Impact Blogs: The Power of Combining Ex-Ante and Ex-Post Impact Analysis

The combined application of ex-ante and ex-post impact analyses for the same investment mitigates the friction typically associated with solely applying ex-post impact analysis. This multi-pronged approach will also yield the most comprehensive process for generating a pipeline of research questions to shape right-fit ex-post studies.

Many international development institutions are trying to expand the role of evidence and analysis in informing their decisions. Examples include the United States Agency for International Development (USAID) and World Vision Canada (WVC), two organizations with which Limestone regularly works. World Vision’s global partnership boasts an aggregate budget of just above $3 billion, while USAID’s 2024 annual budget is approximately $20 billion, and both organizations have considerable autonomy in identifying, selecting, or designing interventions for a substantial portion of their portfolio. Therefore, institutional parallels exist regarding the endeavor to enhance evidence generation and utilization.

Upon his appointment as the Chief Economist of USAID in 2022, Dr. Dean Karlan swiftly prioritized the generation and use of evidence within his office. This emphasis was not unexpected, given Dr. Karlan’s reputation for advancing experimental methods and behavioral economics to identify effective strategies for poverty alleviation. His roles as academic researcher, the founder and president of Innovation for Poverty Action (IPA), and member of the Executive Committee of the Board of Directors of MIT’s Jameel Poverty Action Lab (J-PAL) underscore his pivotal contributions to advancing the use of scientific evidence in combating poverty.

In the months before this announcement, WVC enlisted me and my colleagues at Limestone Analytics to help bring evidence into decision-making across WVC’s broad project portfolio. This collaboration has proven invaluable, as both WVC and Limestone learn about and work to address challenges for increasing effective and efficient generation and use of evidence within multifaceted institutions. These collective endeavors have compelled us to innovate and venture beyond our accustomed boundaries, resulting in a mutually enriching partnership.

What is Impact Analysis? Impact analysis is a general term that captures a myriad of quantitative and qualitative analyses leveraging existing or new data to produce evidence and insights regarding the outcomes and impacts of the project, program, or policy. The impact analysis toolbox encompasses performance, impact evaluations, and value-for-money and cost analyses. While most institutions regularly undertake some form of performance evaluation to ensure accountability, the use of impact evaluations, cost analyses, and value-for-money assessments tend to be more sporadic, with institutional support for such studies varying across organizations and over time. Both USAID and World Vision fit this general profile. While the execution of impact analysis may vary across different branches of these organizations, neither mandates anything beyond performance evaluation as a standard operating process that applies to all activities.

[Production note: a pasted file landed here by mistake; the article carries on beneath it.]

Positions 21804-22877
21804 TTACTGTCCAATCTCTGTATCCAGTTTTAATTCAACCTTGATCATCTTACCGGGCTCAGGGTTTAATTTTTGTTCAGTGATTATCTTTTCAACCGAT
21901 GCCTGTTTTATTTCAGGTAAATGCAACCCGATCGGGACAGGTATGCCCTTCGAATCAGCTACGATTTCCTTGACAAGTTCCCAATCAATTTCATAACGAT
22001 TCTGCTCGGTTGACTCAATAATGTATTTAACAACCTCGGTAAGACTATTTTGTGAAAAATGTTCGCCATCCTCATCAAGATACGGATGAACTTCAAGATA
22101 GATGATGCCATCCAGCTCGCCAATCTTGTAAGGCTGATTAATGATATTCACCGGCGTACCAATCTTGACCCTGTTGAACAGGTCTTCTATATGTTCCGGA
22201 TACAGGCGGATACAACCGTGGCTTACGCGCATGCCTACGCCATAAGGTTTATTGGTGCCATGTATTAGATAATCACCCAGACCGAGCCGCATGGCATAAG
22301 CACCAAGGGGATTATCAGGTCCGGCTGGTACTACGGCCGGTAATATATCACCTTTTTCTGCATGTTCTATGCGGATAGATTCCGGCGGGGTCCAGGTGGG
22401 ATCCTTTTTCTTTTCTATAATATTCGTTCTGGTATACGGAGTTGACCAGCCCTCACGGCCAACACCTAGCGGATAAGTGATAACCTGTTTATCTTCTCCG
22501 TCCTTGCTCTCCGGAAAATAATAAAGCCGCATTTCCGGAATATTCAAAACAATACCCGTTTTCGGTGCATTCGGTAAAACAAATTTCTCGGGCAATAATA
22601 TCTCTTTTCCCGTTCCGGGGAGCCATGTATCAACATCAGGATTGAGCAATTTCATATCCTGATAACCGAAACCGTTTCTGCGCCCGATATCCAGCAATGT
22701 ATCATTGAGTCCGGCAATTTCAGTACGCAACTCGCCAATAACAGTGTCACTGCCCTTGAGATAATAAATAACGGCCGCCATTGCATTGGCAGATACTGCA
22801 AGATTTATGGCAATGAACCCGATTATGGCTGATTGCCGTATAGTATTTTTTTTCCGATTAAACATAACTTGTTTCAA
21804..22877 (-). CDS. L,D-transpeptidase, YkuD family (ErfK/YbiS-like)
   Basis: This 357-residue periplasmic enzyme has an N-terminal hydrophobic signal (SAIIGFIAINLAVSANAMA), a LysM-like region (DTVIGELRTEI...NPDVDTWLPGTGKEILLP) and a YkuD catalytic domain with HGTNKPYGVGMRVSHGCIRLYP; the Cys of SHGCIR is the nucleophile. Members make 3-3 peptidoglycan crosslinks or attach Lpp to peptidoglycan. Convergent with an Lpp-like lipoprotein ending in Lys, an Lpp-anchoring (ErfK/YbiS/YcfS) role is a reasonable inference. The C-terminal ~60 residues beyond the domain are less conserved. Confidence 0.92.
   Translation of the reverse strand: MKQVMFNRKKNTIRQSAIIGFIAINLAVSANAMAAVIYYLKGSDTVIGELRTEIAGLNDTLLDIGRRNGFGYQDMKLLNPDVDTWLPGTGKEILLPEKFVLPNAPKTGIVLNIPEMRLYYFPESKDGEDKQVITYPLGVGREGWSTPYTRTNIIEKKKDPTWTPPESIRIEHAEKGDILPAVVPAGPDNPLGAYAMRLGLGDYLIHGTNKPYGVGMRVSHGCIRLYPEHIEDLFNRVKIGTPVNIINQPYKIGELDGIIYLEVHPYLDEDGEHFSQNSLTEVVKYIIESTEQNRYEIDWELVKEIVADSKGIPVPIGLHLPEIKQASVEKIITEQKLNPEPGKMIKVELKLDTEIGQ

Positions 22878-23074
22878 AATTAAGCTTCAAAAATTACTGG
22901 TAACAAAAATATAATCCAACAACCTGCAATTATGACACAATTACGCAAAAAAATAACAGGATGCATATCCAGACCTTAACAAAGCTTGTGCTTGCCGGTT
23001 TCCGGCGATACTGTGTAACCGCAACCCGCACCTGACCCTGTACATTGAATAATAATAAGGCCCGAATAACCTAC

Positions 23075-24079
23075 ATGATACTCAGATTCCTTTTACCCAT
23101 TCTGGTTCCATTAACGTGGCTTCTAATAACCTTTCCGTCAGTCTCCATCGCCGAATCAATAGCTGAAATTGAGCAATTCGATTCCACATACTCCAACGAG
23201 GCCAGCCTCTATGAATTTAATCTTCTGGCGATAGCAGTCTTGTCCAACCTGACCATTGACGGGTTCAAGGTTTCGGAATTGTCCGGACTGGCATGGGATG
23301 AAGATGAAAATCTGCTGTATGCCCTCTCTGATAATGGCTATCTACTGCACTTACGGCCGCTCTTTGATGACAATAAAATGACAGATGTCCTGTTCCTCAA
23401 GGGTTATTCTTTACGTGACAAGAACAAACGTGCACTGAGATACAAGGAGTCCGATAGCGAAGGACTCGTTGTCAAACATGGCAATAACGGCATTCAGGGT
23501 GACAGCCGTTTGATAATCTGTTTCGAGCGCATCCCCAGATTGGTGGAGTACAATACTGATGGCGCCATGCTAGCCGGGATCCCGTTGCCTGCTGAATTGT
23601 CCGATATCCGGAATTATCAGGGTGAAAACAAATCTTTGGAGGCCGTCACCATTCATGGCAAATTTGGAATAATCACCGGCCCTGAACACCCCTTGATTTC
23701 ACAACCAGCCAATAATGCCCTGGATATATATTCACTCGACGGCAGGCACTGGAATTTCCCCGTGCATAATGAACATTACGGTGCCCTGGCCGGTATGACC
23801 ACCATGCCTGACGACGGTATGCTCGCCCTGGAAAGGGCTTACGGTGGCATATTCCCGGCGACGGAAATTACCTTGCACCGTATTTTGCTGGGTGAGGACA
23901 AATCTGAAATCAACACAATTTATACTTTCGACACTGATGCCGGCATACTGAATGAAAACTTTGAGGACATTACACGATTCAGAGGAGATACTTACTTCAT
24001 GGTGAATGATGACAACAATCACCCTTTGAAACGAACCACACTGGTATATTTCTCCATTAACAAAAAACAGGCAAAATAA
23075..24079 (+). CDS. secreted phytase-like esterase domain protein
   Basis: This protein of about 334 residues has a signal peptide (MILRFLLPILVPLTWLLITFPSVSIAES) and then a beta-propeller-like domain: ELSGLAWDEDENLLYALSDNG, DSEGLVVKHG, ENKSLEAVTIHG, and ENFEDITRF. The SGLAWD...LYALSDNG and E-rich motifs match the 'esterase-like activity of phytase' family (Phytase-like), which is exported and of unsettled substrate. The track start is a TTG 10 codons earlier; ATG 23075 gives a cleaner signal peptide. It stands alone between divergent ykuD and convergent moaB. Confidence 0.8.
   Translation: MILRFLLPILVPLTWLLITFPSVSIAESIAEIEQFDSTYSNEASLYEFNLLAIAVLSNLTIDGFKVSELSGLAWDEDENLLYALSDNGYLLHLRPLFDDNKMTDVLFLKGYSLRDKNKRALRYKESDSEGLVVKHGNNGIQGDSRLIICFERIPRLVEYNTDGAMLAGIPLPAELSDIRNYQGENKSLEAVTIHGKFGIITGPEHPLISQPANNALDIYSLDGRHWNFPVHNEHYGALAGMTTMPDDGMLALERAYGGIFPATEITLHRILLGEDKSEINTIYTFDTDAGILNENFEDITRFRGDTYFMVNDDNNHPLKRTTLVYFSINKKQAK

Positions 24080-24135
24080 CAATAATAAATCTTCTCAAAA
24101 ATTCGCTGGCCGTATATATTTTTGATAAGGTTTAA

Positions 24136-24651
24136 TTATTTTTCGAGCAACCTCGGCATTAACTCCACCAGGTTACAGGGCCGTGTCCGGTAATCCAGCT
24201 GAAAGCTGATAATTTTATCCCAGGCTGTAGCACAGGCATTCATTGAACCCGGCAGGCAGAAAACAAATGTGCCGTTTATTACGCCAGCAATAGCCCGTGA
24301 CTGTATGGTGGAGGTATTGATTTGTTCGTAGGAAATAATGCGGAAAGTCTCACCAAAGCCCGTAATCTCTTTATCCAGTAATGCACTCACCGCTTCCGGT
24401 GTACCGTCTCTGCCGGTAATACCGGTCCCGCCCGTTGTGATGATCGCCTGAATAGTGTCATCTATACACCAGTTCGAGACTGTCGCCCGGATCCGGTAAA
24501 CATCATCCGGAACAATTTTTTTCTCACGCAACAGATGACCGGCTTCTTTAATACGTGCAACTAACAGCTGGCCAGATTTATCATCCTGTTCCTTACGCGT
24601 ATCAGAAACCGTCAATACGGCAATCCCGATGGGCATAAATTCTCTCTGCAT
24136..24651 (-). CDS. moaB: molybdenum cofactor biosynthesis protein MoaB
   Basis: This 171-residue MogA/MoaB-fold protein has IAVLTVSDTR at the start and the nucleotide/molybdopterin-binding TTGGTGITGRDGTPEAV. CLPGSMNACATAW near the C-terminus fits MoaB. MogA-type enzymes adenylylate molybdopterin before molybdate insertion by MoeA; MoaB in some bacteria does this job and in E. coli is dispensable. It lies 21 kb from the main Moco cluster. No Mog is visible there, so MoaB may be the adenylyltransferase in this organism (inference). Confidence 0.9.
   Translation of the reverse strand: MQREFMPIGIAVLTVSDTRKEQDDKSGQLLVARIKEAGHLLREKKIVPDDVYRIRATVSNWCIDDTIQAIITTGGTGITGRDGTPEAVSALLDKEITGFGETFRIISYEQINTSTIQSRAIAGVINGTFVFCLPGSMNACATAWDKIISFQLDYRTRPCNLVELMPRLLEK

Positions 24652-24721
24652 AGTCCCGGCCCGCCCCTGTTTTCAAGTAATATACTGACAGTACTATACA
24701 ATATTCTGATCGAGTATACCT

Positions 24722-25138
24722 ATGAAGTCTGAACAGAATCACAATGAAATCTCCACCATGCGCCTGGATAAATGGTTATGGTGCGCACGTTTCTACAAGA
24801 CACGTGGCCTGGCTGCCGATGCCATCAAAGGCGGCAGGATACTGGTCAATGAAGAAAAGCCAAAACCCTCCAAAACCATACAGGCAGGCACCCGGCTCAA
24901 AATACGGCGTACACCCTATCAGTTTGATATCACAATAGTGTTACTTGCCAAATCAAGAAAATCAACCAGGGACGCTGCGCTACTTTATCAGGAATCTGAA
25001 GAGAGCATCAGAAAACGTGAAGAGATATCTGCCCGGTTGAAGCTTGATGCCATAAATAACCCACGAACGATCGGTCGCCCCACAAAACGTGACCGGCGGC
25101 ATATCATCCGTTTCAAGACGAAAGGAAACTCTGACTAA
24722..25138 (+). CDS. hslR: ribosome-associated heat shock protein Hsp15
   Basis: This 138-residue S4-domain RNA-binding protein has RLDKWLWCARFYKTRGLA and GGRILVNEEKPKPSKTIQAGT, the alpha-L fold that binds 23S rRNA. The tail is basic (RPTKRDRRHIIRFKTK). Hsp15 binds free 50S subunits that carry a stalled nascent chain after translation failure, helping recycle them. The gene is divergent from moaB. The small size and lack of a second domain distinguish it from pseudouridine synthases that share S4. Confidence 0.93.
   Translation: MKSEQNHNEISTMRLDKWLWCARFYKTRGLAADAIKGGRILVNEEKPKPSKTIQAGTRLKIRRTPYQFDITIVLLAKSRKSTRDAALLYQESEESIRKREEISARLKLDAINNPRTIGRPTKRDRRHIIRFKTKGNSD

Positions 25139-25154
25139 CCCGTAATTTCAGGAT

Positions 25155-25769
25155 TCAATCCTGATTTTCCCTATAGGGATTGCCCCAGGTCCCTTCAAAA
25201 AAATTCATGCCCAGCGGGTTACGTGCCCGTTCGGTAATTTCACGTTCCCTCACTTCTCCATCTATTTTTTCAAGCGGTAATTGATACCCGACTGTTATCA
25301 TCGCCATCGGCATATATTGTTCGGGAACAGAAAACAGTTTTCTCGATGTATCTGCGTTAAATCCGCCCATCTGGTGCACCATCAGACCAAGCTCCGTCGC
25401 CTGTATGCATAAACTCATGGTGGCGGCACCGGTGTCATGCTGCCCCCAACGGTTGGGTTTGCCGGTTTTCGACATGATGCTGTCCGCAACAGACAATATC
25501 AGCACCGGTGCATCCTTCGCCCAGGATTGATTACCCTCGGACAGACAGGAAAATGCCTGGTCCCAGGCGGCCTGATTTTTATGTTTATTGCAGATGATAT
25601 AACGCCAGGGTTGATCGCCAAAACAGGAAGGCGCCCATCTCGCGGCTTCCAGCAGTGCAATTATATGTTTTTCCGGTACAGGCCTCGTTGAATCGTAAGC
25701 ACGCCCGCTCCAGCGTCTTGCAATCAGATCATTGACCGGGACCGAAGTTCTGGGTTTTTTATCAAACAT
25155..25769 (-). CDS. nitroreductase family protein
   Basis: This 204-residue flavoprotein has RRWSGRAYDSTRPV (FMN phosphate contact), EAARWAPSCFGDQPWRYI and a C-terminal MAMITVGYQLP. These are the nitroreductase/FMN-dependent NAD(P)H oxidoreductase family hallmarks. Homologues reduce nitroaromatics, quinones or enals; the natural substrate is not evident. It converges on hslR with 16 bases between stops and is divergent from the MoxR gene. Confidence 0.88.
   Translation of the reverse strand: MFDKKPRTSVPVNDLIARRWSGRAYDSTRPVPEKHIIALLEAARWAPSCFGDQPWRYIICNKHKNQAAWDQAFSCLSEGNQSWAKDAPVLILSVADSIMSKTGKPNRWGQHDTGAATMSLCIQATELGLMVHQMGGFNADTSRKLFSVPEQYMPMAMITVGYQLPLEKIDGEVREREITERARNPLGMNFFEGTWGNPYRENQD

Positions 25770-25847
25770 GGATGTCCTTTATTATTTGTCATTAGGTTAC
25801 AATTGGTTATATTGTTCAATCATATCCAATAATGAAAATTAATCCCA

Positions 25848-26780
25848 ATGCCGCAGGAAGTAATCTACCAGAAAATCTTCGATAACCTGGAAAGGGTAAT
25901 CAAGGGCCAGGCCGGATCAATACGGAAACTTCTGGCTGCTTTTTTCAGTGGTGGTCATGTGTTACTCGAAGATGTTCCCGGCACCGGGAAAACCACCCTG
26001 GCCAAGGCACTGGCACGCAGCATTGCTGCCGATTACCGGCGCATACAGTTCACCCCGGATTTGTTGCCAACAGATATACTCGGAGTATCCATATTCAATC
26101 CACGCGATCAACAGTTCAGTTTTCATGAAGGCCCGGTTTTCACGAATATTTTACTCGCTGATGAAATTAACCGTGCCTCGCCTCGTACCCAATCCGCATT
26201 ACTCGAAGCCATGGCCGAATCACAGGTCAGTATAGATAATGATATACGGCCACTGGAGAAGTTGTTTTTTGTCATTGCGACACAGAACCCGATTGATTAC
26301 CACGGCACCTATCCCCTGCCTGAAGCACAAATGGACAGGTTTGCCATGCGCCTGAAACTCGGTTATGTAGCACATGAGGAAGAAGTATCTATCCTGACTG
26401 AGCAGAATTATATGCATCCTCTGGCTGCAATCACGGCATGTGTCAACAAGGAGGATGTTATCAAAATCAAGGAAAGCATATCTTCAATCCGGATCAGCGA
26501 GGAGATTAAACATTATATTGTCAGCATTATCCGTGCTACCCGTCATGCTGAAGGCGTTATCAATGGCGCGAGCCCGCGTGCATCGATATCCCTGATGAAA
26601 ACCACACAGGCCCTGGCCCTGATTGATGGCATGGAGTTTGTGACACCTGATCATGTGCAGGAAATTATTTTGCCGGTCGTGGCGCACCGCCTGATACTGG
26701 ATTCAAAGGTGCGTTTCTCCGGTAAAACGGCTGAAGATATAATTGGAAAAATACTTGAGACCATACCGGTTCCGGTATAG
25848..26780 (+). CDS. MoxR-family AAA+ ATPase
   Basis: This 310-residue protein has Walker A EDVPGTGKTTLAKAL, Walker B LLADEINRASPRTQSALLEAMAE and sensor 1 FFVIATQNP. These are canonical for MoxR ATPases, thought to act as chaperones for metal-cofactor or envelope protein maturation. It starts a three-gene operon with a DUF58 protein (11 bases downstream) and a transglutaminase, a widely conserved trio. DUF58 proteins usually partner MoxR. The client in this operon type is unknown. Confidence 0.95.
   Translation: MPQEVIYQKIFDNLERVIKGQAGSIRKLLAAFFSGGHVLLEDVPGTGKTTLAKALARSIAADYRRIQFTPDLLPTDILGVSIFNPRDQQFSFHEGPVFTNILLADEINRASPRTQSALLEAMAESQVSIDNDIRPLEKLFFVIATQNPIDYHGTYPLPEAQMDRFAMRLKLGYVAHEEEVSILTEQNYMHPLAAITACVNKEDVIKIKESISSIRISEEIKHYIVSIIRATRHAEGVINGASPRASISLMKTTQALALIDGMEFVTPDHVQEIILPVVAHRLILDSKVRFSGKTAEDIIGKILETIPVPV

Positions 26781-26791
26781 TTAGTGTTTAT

Impact analysis can occur before, during, or after implementing a project or program. Typically, ex-ante analysis aids in design and feasibility assessments, while ex-post analysis, often carried out by a distinct unit or contractor, serves purposes of accountability and learning. Some institutions like the Millennium Challenge Corporation (MCC) have made significant strides in seamlessly integrating ex-ante and ex-post impact analysis into their operations, completing analyses at planning stages, and then updating and expanding the analyses as implementation data and evidence of impact become available. Many other organizations plan for and conduct these analyses separately. Our past work for USAID, including the 2023 assessment and the development of other guidelines for integrating ecosystem service values and gender and social inclusion into economic analysis, has consistently centered on the selective application of “right-fit” studies while systematically identifying knowledge gaps to develop a continuous pipeline of research questions. This approach must align with the current strategy of the USAID OCE, reflecting the “Right-Fit Evidence” approach coined by Dean Karlan.